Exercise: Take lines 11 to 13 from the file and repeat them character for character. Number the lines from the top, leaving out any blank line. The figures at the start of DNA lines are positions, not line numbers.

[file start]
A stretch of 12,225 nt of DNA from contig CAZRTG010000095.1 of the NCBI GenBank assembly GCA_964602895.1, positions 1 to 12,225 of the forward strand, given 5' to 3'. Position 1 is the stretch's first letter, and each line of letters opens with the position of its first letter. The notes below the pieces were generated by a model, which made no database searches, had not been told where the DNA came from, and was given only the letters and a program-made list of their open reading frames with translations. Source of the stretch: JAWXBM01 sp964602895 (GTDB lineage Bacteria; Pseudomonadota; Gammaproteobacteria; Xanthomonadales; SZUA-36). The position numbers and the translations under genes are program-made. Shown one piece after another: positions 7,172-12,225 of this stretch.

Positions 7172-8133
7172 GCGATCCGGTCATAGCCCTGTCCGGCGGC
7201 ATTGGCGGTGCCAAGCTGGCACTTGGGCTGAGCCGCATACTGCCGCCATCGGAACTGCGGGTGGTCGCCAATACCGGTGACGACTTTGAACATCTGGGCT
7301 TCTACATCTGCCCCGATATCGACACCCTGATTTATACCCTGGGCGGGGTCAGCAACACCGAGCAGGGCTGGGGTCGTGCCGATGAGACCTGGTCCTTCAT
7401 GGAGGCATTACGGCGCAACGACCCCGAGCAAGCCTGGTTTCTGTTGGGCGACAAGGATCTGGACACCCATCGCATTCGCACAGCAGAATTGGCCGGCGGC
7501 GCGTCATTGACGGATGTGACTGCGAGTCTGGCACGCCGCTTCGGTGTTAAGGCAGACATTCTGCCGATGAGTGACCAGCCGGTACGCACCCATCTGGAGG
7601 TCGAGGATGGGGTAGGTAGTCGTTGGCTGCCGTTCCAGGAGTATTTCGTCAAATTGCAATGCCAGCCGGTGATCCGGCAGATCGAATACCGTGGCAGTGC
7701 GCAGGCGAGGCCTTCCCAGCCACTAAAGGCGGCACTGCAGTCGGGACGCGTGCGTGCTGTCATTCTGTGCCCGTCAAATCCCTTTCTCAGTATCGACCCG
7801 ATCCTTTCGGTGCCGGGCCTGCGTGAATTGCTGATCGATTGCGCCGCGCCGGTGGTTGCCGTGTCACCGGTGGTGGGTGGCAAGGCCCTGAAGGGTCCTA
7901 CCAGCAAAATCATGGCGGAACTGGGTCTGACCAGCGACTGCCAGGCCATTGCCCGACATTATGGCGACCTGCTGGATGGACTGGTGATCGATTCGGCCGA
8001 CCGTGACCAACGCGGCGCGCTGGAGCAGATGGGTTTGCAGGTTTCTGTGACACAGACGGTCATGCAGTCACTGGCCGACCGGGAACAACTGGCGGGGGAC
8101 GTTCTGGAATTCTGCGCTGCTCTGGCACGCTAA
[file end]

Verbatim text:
7901 CCAGCAAAATCATGGCGGAACTGGGTCTGACCAGCGACTGCCAGGCCATTGCCCGACATTATGGCGACCTGCTGGATGGACTGGTGATCGATTCGGCCGA
8001 CCGTGACCAACGCGGCGCGCTGGAGCAGATGGGTTTGCAGGTTTCTGTGACACAGACGGTCATGCAGTCACTGGCCGACCGGGAACAACTGGCGGGGGAC
8101 GTTCTGGAATTCTGCGCTGCTCTGGCACGCTAA